Friday, December 19, 2008


- I wondered aloud to my fiance whether we should boycott our local movie theater chain (Cinemark) because the owner donated almost $10,000 to the Yes on Prop. 8 campaign. His response was, “What does that leave us with? Megaplex? (Larry H. Miller’s chain). Please.”

And then he patiently reminded me that I was, myself, at that very moment, doing some work on two new TV commercials for the church.

“Oh yeah,” I said.

- My father dressed up as Santa Claus last Sunday for a local hotel’s Christmas party in exchange for a room for me and my fiance Christmas Eve. I have very cool parents.

- I don’t have much reason to go to BYU campus these days, but sometimes I do. When I’m there I love to watch people’s reaction to my facial hair. It’s something between shock and disgust. Muted, but very noticeable.

- I still feel compelled to stay in the closet around certain people. There are some pretty good reasons for this, and hopefully I won’t be compelled to much longer; but it gets kind of annoying when people I work with tell me they want to set me up with a lady-friend of theirs. I’m not sure I can keep a consistent back-story to the imaginary girlfriend I’ve made up to get out of their advances. What was her name again? Jennifer? Ariel maybe?

- This is the first year we’ve had to decide whether Christmas cards and gifts should include both our names or just one or the other. For now it serves to be extra vigilant because it’s very annoying to accidentally out yourself by putting two names when you really meant to put one.

I’m starting to see why being in the closet sucks so much.

Friday, November 21, 2008

Coffee and Pragmatism.

It’s been said that sons are put on this earth to torment their fathers. I think most boys reach a point in their lives where they choose to embrace something they know will aggravate the hell out of their parents. As I entered this phase in my youth, my rebellion, funny enough, was to be as active in the church as possible.

My father converted to the LDS church after he married my mother who was a lifelong member. I doubt it was more than a year or two after they were sealed in the temple that my father settled into a casual relationship with the church where, for him, staying only for sacrament meeting was OK, drinking coffee was fine, even occasional smoking and drinking wasn’t that big of a deal.

Starting around 13 I began my aforementioned “rebellion”. Instead of spending time with my family on Sunday, I would lock myself in my room because I didn’t want to watch TV on the Sabbath. I refused once to go to Sunday brunch with the rest of the family even though uncle-so-and-so was in town and wanted to take us out; and instead I stayed home and read scriptures. I would silently chide my father in my journal for not taking me to complete our home teaching assignment every month, or for never holding family home evening.

Now as I look back on those years I feel my father unwittingly gave me a lifeline. What if my father was the man I wished he were when I was a teenager? Would he have been nearly as accepting of me when I came out last year? Would it have been as easy for me set aside my religion when I finally did? Probably not. The alternate-universe scenario I can’t shake from my head is one where I live celibate and devout into my late 30’s, and ends when I take my own life. In this way (and I hope this makes sense) - I think my father’s coffee habit saved my life. Thanks for the safety valve dad.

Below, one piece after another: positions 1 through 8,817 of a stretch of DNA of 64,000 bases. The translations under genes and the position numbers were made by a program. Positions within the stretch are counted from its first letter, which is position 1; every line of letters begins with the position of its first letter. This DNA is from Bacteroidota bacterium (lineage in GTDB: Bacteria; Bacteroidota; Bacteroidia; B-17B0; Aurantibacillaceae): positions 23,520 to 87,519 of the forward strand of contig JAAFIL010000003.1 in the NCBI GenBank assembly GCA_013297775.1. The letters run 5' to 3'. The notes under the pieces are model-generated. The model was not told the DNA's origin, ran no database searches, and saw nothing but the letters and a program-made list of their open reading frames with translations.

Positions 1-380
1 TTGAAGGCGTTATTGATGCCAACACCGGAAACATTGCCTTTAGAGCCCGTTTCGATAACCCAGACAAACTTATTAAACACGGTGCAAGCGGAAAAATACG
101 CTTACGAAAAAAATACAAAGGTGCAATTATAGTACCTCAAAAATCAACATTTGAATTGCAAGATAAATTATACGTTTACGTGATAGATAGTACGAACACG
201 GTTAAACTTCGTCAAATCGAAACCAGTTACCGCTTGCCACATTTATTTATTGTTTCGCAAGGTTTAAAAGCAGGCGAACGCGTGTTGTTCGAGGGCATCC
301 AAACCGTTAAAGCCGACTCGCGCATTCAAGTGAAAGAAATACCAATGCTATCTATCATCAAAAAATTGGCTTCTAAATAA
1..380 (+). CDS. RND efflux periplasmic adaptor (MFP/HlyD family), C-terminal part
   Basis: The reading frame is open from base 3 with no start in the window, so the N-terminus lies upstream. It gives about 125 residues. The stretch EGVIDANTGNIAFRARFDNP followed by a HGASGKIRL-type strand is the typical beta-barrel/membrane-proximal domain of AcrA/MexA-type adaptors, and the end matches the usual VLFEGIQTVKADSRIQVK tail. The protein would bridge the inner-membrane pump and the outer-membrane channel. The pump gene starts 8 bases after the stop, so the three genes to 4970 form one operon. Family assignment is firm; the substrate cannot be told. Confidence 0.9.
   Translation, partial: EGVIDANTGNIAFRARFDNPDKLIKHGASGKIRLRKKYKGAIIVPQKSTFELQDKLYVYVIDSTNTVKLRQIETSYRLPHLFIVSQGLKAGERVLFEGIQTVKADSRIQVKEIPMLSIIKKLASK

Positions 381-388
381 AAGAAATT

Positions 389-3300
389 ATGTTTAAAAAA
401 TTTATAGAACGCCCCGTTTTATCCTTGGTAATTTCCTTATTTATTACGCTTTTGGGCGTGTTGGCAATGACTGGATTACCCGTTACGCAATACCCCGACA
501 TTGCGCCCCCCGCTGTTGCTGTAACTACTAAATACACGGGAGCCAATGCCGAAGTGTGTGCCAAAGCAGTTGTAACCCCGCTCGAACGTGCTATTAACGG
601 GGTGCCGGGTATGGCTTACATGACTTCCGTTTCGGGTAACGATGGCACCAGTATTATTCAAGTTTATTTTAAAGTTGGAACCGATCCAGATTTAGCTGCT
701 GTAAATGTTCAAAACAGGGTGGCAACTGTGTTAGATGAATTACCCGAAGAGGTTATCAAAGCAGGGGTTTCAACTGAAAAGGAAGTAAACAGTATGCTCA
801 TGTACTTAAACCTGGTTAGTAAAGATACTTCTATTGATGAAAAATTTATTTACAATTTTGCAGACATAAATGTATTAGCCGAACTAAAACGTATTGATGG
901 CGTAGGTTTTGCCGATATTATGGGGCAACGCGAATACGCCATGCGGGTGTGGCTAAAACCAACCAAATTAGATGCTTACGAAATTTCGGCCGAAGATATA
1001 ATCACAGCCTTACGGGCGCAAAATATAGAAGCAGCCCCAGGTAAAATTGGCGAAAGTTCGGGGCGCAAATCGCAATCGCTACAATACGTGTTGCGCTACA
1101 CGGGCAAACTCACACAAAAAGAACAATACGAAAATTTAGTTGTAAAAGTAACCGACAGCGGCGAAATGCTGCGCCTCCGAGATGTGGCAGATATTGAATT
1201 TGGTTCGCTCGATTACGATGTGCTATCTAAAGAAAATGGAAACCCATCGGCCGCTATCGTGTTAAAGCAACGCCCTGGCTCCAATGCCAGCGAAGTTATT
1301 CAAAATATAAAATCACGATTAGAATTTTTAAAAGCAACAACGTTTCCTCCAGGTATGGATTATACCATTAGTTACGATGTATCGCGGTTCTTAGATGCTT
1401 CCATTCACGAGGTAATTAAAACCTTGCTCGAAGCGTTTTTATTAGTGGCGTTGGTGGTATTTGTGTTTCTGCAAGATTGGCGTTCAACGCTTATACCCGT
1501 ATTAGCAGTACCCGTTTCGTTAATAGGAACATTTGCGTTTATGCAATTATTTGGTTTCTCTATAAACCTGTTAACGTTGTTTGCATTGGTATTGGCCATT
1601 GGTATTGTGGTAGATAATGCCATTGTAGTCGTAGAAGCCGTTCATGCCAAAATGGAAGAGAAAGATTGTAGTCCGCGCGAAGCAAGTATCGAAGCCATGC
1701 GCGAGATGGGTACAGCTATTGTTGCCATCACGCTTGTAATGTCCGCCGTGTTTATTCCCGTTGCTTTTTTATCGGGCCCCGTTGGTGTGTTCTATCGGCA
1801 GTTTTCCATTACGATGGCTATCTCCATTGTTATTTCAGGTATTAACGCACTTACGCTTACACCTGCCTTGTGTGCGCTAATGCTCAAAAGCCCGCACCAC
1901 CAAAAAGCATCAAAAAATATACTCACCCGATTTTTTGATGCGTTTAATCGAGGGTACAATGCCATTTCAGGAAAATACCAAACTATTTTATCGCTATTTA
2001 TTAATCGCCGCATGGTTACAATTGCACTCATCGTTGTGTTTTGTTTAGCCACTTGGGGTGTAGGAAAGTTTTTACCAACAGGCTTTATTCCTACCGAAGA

I won’t pretend it wasn’t hard for my family when I told them I was gay and that I had just started dating someone. It was hardest on my mother, but both my parents have been wonderfully respectful and understanding of my decisions.

I believe there’s an unspoken pragmatism at work within some members of the church. Whether on a conscious level or not, they understand that despite the “only true church” tenet that drives nearly everything Mormons do; people understand happiness in life is more important than anguish in devotion. Likewise, there are those of us within the GLBT community who are trying desperately to keep sight of what is good about the church in spite of recent actions the leadership has taken against us; and why our friends and family continue to believe in it even as they fight for us.

In a few days it’ll have been exactly one year since I came out to my family. My fiance and I regularly drive to my parents’ house for Sunday dinner. Dad, now in the high council of his stake, usually enlists me to help him take extra dinner plates to a couple widows he home teaches in his ward. Usually, we swing by Starbucks before going home.

Thursday, November 13, 2008

LDS church primed for persecution.

I spent many years of my life listening (or teaching) Sunday School lessons.  For Mormons, stories from the early days of the church are used to teach gospel principles as frequently as stories from the Bible and The Book of Mormon are used. Topics from these stories range from tithing to Sabbath day observance, but some of the biggest lessons they offer come from stories of faith in the face of sacrifice, persecution, and death.